Tattooed Scythian Warriors, Descendants of the Amazons? Part Three
(Part 1 and Part 2 ). The origin of the word Amazon may have come from the Iranian language. The work ha-mazan (phonetic pronunciation) meant warrior and the nomadic Scythians that migrated into the eastern European region are believed to have been Indo-Iranian tribes so the etymology of the word seems right. As the Scythian nomads moved across the area, described in Herodotus’ third story of their origin, a stratified society developed in which the farmers and herders (the earlier inhabitants) were lower status and the newer Scythian warrior class became the royal or ruling class.
However, unlike most societies that are absorbed by a warrior based culture, this one did not immediately or exclusively denigrate women to the lowest status. It seems that in their world there was a place for the warrior woman, a practice perhaps influenced by their female deities. Herodotus believed that the Samatians were the result of the merging of the Scythian and Amazon cultures. Whether this acceptance came from the merging of a society, such as the Amazonians that already had such practices, or it was inherent in the customs of the early nomads is not clear, but archaeological evidence shows that women both as warriors and as high status individuals existed in the Scythian society and similar cultures in the region of Pazyryk.
The Scythians buried their high status dead in mounds called kurgans or tumuli. The dead were laid out often as if asleep in a hollowed out log, facing the east. Grave goods included fine clothes, jewellery, food, cannabis, hand mirrors (also carried by the followers of Hathor), horse tack, bows, swords, shields, entire chariots and often other humans and horses. The horses were sacrificed by axe blow and then buried with the deceased. A later excavation, such as the one of the Pazyryk mummy known as the Ice Maiden excavated by Natalia Polosmak, has shown that at least in this instance the horses were older rather than younger stock suggesting a hint of practicality when killing the livestock. The bodies were mummified in a complex process involving the removal of internal organs, packing the body cavity with aromatic herbs and spices and then embalming the flesh with oils and resin. Some of the kurgans also filled with ground water and subsequently sealed the mummies in ice which further preserved all of the burial goods. The craftsmanship of the gold work, textiles, leather items and wood carving is exceptional and equally so for both male and female burials.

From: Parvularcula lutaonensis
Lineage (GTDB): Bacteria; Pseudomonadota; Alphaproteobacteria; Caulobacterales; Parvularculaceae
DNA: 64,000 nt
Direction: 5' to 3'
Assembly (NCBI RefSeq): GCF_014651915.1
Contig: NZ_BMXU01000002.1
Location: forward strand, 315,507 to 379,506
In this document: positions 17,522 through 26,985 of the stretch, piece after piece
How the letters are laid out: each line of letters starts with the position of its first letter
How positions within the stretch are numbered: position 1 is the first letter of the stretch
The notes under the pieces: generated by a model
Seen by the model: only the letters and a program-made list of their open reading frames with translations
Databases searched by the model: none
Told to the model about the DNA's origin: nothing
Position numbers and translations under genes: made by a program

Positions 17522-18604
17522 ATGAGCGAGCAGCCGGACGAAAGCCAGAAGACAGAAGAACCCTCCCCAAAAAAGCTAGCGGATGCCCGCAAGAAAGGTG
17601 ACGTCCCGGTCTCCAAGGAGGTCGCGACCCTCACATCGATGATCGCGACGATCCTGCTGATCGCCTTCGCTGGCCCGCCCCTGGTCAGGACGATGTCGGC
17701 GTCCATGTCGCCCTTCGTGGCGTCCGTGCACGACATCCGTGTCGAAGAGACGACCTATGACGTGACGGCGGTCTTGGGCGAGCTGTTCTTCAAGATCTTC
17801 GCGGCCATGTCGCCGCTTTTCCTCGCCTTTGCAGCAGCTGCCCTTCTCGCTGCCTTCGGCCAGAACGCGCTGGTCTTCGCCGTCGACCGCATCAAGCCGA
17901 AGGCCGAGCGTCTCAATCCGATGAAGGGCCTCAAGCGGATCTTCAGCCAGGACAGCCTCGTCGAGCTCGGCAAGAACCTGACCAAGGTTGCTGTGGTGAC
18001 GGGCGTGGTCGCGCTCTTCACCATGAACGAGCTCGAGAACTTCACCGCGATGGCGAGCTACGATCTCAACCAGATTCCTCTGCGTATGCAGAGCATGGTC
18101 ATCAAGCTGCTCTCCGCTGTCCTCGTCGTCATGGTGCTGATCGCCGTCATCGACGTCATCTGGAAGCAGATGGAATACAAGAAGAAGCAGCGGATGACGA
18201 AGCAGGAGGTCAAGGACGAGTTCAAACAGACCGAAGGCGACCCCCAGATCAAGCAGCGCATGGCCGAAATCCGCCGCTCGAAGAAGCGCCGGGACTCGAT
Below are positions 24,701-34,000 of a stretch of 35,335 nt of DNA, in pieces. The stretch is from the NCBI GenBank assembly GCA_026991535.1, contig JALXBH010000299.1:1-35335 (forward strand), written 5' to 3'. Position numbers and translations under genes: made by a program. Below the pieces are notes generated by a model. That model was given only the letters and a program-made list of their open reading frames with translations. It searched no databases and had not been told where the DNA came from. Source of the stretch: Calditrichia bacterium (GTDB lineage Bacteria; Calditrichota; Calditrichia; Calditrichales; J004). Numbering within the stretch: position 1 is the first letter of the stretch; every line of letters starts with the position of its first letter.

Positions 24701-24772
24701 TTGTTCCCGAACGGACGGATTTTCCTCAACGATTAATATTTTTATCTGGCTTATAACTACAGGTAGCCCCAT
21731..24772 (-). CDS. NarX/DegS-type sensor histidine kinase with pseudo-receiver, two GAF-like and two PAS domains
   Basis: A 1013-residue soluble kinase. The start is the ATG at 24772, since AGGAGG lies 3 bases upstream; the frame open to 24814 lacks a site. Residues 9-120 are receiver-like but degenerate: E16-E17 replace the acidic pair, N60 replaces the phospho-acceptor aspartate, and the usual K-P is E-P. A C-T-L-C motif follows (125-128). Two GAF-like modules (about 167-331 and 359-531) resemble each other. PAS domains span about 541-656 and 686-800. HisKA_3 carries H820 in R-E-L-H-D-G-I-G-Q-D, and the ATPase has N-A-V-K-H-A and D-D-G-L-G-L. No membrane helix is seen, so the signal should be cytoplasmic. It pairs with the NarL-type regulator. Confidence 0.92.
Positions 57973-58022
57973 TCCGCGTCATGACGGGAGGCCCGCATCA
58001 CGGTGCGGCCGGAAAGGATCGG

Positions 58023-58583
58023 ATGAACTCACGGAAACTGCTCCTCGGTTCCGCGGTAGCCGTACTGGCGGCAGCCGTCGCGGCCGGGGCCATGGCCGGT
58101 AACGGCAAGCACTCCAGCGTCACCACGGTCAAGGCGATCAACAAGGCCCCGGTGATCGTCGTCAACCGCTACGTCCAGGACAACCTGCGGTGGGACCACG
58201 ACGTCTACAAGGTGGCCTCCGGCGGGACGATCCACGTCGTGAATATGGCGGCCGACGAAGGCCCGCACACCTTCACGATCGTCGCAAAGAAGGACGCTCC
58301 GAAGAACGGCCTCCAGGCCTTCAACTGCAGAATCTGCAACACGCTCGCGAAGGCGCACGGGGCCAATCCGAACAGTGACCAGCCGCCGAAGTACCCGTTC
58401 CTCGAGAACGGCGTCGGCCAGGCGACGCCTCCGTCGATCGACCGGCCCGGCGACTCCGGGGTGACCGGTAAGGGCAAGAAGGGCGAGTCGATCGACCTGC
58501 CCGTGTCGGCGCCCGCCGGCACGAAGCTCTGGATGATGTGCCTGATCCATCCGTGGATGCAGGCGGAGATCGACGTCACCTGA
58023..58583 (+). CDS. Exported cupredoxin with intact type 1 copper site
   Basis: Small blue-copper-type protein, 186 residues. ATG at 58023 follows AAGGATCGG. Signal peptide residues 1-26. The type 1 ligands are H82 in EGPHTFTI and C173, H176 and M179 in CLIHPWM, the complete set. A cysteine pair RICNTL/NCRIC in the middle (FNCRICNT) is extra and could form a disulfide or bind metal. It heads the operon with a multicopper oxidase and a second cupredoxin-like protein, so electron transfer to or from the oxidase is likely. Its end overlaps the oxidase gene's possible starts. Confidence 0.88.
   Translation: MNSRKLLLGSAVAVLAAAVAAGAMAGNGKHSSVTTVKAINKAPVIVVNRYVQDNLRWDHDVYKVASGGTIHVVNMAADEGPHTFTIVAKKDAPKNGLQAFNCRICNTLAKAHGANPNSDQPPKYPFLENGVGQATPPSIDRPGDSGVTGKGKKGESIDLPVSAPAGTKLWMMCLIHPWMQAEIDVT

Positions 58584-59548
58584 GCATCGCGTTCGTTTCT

Royal Scythians were also tattooed and apparently those tattoos attested to their elite status. Their tattoos are almost modern in appearance and were created not by the most common ancient method of sewing dye soaked thread under the skin but instead by the puncture method. This technique allowed the artists to create stylized designs in the shapes of goats, horses, deer and leopards. A tattoo stencil (pattern used for creating the design) was actually found in one of the burials. The males and females wore the same designs and there is also evidence of more medicinal tattoos that as usual were only lines. Among the Scythians it is relatively easy to separate the therapeutic tattoos from the decorative because they had such advanced tattooing skills.
There are many very interesting Scythians and Pazyryk burials and it would take a book to describe them all, but some contained women, or men and women together, who were buried as warriors with bows, shields and swords as well as their horses. It is apparent that this society accepted the participation of women in warfare and allowed them the honours afforded to such a status and perhaps it is this very custom that earned these people the title of barbarian because the cultures that surrounded them found the very thought of women in such roles as unthinkable, even mythical. It has long been an accepted practice in anthropology to draw inferences about people and gender role within a society based on the way they are treated in death and there must have been some degree of equality within this society.
In Part Four , I will finish by describing how the role of women changed.
J. A. Salmonson, The Encyclopedia of Amazons (1991), ISBN 0385423667
F. G. Bergmann, Les Amazones dans l'histoire et dans la fable (1853)